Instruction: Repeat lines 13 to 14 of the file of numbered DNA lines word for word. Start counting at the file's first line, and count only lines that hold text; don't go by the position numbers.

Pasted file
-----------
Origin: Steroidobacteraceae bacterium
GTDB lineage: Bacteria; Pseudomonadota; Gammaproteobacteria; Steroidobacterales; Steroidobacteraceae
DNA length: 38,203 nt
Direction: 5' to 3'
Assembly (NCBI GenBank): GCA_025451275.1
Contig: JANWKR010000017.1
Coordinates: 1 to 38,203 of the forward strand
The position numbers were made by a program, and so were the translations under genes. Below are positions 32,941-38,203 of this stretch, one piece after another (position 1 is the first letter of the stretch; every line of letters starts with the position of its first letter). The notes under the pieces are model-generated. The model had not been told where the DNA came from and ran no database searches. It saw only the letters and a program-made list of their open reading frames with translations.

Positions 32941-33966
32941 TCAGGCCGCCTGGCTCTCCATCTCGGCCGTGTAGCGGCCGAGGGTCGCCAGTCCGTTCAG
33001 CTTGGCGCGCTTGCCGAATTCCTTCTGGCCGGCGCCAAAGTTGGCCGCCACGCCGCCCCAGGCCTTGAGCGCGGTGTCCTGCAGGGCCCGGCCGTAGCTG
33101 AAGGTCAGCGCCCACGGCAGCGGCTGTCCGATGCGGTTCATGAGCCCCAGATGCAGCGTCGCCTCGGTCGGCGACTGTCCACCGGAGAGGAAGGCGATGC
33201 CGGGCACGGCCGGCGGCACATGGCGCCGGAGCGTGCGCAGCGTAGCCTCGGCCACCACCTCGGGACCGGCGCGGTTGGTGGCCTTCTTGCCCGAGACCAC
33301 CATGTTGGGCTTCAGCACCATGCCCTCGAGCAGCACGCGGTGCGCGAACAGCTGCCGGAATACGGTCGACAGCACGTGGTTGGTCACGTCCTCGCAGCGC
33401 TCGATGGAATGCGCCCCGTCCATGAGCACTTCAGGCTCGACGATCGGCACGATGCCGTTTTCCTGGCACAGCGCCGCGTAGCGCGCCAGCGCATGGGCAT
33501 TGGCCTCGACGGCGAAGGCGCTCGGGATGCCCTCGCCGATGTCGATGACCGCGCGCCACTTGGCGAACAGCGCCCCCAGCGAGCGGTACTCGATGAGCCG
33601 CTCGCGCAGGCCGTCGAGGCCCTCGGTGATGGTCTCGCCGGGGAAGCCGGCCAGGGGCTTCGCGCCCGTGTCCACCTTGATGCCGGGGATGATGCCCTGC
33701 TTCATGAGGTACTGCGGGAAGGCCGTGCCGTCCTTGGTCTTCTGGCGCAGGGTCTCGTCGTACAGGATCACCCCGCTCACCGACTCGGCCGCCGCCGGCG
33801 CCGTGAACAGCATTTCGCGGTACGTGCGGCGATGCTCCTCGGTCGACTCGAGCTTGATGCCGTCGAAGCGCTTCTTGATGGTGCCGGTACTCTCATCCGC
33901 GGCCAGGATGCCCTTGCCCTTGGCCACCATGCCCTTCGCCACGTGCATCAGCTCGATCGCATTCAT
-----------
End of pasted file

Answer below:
33201 CGGGCACGGCCGGCGGCACATGGCGCCGGAGCGTGCGCAGCGTAGCCTCGGCCACCACCTCGGGACCGGCGCGGTTGGTGGCCTTCTTGCCCGAGACCAC
33301 CATGTTGGGCTTCAGCACCATGCCCTCGAGCAGCACGCGGTGCGCGAACAGCTGCCGGAATACGGTCGACAGCACGTGGTTGGTCACGTCCTCGCAGCGC